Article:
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The effects of microstructure on erosive-abrasive wear behavior of carbide free bainitic and boron steels

Research output: Chapter in Book/Report/Conference proceedingConference contributionProfessional

Details

Original languageEnglish
Title of host publicationThe 17th Nordic Symposium on Tribology - NORDTRIB 2016 14th - 17th June 2016 Aulanko, Hämeenlinna, Finland
Publication statusPublished - 2016
Publication typeD3 Professional conference proceedings
EventNORDIC SYMPOSIUM ON TRIBOLOGY: NORDTRIB -
Duration: 1 Jan 1900 → …

Conference

ConferenceNORDIC SYMPOSIUM ON TRIBOLOGY
Period1/01/00 → …

Abstract

The wear resistance of carbide free bainitic (CFB) microstructures have shown to be excellent in sliding, sliding-rolling and erosive-abrasive wear. Whereas, boron steels are often an economically favorable alternative used in applications subjected to erosive and abrasive wear. In this study the erosive-abrasive wear resistance of CFB and boron steels with different heat treatments were compared and the effect of microstructure on wear was investigated. An application oriented dry-pot laboratory test method with 8-10 mm granite gravel was used to produce erosive-abrasive wear environment. The tested materials were CFB and boron steels. The CFB steels had hardness values of 500 and 600 HV. The boron steels, both quenched and quenched and tempered, had a hardness of 500 HV. The influence of the microstructures on wear was studied by wear test results as well as by optical and scanning electron microscopy. The phase compositions were determined by XRD. The effect of wear, in addition to weight loss was also characterized by surface profilometry, hardness and hardness profile determinations. The wear resistance of the steels was compared with results achieved in a field test in an industrial mining application. Moreover, the effect of the different microstructures on wear behavior is discussed. The carbide free bainitic steels showed better wear performance than the martensitic boron steels. The boron steels were subjected to microcutting and microploughing, whereas the CFB steels exhibited more shallow impact craters with thin platelets.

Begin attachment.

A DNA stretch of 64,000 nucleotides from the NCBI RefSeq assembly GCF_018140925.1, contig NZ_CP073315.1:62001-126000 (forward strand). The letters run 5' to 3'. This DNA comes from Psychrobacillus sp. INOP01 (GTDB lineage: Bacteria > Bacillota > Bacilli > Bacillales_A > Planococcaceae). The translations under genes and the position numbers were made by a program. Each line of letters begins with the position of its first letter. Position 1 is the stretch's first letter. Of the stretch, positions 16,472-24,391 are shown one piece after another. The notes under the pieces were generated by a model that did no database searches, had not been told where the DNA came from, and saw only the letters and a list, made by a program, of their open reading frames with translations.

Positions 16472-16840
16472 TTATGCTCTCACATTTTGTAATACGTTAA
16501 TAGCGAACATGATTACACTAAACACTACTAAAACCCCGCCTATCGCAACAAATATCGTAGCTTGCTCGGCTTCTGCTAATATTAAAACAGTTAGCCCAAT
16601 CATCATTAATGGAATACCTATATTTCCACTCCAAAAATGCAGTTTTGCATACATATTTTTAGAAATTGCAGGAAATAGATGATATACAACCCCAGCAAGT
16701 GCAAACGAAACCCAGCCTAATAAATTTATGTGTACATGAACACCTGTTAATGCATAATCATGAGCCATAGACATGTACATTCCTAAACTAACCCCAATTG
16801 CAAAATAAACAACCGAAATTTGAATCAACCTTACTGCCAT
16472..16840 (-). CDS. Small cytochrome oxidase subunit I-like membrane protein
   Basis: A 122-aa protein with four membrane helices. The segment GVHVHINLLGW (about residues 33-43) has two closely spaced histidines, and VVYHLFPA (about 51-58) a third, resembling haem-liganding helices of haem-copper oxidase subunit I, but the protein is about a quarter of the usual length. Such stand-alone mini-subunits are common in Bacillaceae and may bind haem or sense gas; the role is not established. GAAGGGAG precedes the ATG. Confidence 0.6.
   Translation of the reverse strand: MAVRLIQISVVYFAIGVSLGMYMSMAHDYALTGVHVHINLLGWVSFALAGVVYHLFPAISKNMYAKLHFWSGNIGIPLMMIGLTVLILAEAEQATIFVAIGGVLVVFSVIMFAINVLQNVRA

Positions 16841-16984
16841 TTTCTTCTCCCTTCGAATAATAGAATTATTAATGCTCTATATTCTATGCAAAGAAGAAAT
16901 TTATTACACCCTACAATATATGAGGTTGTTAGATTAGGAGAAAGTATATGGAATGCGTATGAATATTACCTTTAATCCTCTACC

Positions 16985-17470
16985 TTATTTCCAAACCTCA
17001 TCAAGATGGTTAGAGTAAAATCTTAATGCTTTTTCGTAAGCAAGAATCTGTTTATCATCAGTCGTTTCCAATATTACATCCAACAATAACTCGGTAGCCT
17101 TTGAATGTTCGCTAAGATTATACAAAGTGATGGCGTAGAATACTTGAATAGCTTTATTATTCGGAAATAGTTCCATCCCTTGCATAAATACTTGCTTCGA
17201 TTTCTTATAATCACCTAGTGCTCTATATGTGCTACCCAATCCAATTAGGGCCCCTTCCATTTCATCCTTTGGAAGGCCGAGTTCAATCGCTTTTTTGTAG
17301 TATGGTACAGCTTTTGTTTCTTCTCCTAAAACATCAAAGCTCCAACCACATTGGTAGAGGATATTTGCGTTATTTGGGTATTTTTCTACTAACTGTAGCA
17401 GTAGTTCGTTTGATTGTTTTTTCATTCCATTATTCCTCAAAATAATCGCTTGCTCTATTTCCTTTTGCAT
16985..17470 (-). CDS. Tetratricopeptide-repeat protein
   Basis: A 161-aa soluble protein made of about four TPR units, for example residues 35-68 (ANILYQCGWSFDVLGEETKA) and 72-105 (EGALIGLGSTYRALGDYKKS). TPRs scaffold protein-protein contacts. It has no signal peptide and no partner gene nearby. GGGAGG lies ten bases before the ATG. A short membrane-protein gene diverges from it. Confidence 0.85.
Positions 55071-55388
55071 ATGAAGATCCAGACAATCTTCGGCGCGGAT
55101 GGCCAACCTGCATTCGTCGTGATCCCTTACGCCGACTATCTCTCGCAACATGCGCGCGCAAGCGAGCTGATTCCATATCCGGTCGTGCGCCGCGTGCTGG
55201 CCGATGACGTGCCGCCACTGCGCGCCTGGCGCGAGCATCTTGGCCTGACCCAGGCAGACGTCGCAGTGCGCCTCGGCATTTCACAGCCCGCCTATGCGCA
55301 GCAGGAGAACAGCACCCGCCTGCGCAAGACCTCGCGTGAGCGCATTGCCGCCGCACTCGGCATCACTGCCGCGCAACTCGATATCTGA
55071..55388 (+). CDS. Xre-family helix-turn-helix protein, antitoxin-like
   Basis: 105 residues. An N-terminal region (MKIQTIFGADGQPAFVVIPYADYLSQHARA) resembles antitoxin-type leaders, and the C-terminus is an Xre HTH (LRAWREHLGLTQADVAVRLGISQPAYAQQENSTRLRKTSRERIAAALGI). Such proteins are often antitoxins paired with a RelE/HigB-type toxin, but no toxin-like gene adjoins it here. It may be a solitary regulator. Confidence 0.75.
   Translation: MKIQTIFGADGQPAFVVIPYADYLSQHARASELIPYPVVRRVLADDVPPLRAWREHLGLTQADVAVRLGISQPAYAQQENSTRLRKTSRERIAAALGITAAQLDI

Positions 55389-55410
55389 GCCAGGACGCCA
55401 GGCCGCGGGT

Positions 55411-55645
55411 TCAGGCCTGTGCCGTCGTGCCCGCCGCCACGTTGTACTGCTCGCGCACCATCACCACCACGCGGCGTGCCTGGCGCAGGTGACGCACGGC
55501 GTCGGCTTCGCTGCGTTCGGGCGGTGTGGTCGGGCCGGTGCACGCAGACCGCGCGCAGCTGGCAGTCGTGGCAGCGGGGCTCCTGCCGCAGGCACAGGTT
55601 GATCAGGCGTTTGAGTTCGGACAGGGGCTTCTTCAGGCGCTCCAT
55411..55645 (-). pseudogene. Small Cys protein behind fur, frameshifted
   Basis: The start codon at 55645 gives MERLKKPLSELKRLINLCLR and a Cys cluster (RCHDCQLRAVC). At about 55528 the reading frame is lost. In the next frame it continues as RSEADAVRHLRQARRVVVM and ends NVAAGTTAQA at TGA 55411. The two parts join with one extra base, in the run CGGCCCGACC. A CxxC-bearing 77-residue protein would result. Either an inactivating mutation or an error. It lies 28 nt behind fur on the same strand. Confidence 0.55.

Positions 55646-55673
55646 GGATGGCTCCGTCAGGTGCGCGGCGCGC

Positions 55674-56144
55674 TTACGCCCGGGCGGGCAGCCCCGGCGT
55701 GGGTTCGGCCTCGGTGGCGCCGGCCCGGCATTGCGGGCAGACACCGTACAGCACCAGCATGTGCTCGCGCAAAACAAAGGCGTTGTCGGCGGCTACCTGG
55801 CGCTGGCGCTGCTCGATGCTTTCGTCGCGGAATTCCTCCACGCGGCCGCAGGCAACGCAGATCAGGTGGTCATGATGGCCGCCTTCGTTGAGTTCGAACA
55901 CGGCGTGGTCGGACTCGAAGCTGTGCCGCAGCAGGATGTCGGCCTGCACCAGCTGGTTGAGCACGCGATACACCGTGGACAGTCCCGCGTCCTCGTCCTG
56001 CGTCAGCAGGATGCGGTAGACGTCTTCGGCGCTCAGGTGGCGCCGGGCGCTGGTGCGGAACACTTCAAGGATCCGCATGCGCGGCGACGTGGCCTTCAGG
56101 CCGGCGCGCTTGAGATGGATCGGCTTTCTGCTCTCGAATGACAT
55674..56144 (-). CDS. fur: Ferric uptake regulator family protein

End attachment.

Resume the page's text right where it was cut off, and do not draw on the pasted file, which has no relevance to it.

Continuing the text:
Keywords

  • Steel, Erosion wear, Abrasive wear, Microstructure

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